Explain xkcd: It's 'cause you're dumb.
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This comic illustrates a common problem in the internet era, where, with the wealth of knowledge available to us at all times, one puts undue weight on otherwise arbitrary decisions. This is taken to a comedic extreme by showing how cueball is unable to make a critical, time sensitive choice without putting hours of research in to justify it, at which point any benefit to researching his imminent decision of "which car will get me to my destination fastest" will both be offset by the time it takes to make that decision, and wholly worthless, as the bomb mentioned by Megan will likely have detonated. The title text continues this absurdity by bringing a third option to the table, the choice of inaction, a choice here that seems unacceptable, but the time spent mentioning (and researching it) simply adds to that already spent researching the two cars.
See also 1445: Efficiency, which describes this exact situation.
Although presented as joke, this is a very real problem in electronics design. Buridan’s principle by none other than Leslie Lamport states:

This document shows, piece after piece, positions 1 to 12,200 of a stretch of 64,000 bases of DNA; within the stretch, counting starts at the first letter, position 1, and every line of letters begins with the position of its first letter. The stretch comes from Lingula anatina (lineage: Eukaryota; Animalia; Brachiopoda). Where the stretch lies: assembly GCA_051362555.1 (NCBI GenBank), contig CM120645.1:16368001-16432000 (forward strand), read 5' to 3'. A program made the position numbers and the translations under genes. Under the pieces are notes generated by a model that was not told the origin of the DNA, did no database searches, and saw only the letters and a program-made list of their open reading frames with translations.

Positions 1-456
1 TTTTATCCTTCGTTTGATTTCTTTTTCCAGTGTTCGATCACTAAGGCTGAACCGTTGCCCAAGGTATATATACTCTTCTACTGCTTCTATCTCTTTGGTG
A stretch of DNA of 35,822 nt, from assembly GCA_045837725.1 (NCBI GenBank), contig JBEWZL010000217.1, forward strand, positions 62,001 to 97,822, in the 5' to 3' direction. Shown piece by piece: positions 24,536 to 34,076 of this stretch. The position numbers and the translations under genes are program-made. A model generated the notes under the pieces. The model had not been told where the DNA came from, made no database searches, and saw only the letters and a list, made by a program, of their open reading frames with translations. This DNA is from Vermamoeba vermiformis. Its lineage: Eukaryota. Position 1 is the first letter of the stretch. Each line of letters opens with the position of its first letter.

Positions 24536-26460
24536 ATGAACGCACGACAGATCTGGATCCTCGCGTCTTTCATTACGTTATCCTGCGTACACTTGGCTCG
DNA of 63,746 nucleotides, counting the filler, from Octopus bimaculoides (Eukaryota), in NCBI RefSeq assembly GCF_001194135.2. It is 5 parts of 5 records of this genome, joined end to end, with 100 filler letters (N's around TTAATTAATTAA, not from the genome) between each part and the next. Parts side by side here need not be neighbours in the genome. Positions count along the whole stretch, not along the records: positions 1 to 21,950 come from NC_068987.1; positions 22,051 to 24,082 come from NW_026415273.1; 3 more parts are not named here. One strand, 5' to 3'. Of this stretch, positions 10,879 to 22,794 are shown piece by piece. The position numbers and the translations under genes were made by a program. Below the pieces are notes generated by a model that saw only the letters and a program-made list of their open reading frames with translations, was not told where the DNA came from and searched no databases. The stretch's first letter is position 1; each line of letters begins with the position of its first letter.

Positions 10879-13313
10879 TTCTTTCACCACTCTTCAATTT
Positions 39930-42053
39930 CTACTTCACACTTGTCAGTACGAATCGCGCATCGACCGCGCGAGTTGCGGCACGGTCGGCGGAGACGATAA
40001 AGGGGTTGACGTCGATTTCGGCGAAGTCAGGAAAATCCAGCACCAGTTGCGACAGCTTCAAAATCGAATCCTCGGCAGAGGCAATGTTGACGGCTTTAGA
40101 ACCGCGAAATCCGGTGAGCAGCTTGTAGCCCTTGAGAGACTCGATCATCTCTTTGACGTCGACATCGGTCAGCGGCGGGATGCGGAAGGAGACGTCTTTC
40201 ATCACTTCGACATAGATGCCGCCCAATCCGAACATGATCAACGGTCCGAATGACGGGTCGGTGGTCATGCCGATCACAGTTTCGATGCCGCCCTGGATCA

A discrete decision based upon an input
having a continuous range of values cannot be made within a
bounded length of time.
- ↑ Leslie Lamport. Buridan’s Principle
[Megan and Cueball are standing next to two similar cars. Cueball holds his smartphone in his hand. Megan points excitedly at the cars.]
Megan: There! If we steal one of those cars, we can get to the base and defuse the bomb!
Cueball: Hmm, the one on the left accelerates faster but has a lower top speed.
[Obviously still checking his research results]
Ooh, the right one has good traction control. Are the roads wet?
[Caption below the frame]
Protip: If you ever need to defeat me, just give me two very similar options and unlimited internet access.
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